Ask Me Anything - Alternative Remedies
Has anyone had good results by limiting certain foods?
Some people have experienced changes in their RA by adjusting their diet, but there is no cure-all or scientific consensus that works for everyone. Some patients find that certain foods worsen their RA symptoms and trying eliminations helps them to identify and avoid these foods. However, this is not effective for all patients and there is a great variety among what people experience as far as nutrition and RA symptoms. Generally, health care professionals recommend a healthy balanced diet to maintain the best health with RA. It’s important not to make diet changes without consulting your doctor and talking with a nutritionist if you wish to explore these options so that you stay safe and avoid possible interactions or trouble related to your medications and RA treatment plan.
Like seemingly everything related to Rheumatoid Arthritis, the impact of food choices on disease activity tends to vary from person to person. Some of our community members have found that eliminating meat and dairy, gluten, nightshades, and/or refined sugar has caused significant improvement of their symptoms. Others report that eliminating those same foods did not have a noticeable impact on disease activity. Therefore, just as with medications and exercise, discovering whether avoiding certain foods are helpful is a process of trial and error. This page contains many articles about nutrition and RA.
Has anyone found exercise that you can stand to do that helps?
Yes, exercise can really help people with RA to feel better and maintain joint health. I’m a believer that experimentation works and that people need to find activity they enjoy and also that your rheumatologist approves. Personally, I really like yoga and gentle stretches for my joints and have found adaptive classes to be helpful. I also enjoy some exercises with weights to help with my strength, walking, and going to the pool. The benefit of exercising in the pool is that the water both supports the joints and offers gentle resistance to build strength. My doctor knows about these activities and encourages me to do as much as possible while also keeping in mind not to overdo it and risk joint pain or muscle strain.
Exercise and Rheumatoid Arthritis can be one of those RA catch-22s: researchers have found that moderate exercise can decrease RA symptoms, but the pain of those symptoms can make it very difficult to exercise. Therefore, finding an activity that is as comfortable as possible is essential in finding an exercise regimen that someone with RA can stick with.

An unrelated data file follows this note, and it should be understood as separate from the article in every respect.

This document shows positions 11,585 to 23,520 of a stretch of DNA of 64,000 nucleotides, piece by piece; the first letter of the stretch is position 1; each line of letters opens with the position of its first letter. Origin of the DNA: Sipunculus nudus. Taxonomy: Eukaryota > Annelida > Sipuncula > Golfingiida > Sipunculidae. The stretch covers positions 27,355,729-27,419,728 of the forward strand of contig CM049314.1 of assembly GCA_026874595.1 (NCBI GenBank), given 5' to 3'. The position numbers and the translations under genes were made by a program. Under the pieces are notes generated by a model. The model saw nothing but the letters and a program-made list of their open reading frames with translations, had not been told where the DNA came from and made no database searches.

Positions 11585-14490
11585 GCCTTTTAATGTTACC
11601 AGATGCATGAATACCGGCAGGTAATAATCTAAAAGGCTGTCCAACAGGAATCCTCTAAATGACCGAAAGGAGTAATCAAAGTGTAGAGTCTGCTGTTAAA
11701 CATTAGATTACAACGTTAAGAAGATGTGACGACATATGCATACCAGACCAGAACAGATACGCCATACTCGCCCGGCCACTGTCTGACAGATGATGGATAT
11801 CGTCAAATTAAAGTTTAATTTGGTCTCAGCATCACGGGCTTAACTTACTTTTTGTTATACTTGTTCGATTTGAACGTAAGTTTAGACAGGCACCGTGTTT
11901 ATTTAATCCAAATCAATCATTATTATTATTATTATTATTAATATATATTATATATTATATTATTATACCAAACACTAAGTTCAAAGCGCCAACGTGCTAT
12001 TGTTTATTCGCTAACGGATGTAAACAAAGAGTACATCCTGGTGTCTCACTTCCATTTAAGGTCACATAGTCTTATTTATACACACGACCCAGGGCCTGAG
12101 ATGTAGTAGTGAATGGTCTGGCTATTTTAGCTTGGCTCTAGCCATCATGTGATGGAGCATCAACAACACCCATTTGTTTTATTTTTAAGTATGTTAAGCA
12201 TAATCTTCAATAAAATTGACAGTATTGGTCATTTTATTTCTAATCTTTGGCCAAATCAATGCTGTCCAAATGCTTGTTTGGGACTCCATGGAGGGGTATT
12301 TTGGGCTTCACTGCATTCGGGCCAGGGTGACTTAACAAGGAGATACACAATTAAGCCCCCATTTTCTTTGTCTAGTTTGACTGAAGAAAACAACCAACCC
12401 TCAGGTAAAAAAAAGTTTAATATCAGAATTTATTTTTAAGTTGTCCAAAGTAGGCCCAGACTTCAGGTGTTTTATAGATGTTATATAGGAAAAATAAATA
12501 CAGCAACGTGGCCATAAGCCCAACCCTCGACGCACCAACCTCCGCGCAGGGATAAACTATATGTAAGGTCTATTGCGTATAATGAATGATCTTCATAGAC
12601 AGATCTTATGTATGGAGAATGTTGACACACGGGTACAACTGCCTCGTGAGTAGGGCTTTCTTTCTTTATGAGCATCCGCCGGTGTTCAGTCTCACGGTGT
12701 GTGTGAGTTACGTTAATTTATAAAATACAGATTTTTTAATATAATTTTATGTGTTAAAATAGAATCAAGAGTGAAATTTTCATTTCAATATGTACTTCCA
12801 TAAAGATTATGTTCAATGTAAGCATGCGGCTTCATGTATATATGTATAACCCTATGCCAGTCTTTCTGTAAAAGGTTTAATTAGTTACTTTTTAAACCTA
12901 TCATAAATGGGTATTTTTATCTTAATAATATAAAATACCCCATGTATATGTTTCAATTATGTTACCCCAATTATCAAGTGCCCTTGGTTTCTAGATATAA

Personally, I have found the best exercises to be swimming, yoga, walking, and cycling. Swimming is by far my preferred mode of exercise, as the water supports my joints and I can choose between sticking to gentle movements in the water on bad days to getting a lot of laps in on a good day. However, access to a pool, which can be expensive, time-consuming, and require the effort of getting from the car to the locker room to the pool, keeps me from swimming as much as I'd like.
Therefore, walking and yoga are my go-to exercises. If I'm having a hard time I may just do a few simple yoga postures for 5-10 minutes, as even this can loosen my muscles and reduce how much additional strain tight muscles put on my joints. If I'm having a good day, I may attend a yoga class or do a longer 20-30 minute session on my own. I did take yoga classes with instructors who helped me determine the best postures to do when various joints hurt before I began practicing on my own. Therefore, those new to yoga would be advised to learn under the supervision of a qualified instructor. For cardiovascular exercise I like to go for walks, and have various routes in my neighborhood that I can choose depending on whether I want to get in 15 minutes or a longer walk.
I also enjoy cycling, but only when my knees and wrists aren't too swollen. I do find holding the handlebars puts strain on my wrists, so I am very selective about when I cycle.
With all of these exercises, I have found that moderation is key. It is far better to do five minutes of exercise than nothing. On the flip side, pushing myself to overexertion can lead to an increase of RA symptoms. Finding the right balance is one more of those RA conundrums that I feel I am constantly tweaking, but it does make a very positive impact on my symptoms when I’m able to stay active.
On a scale of 1(low) to 5(high), how difficult is it for you to talk about having RA?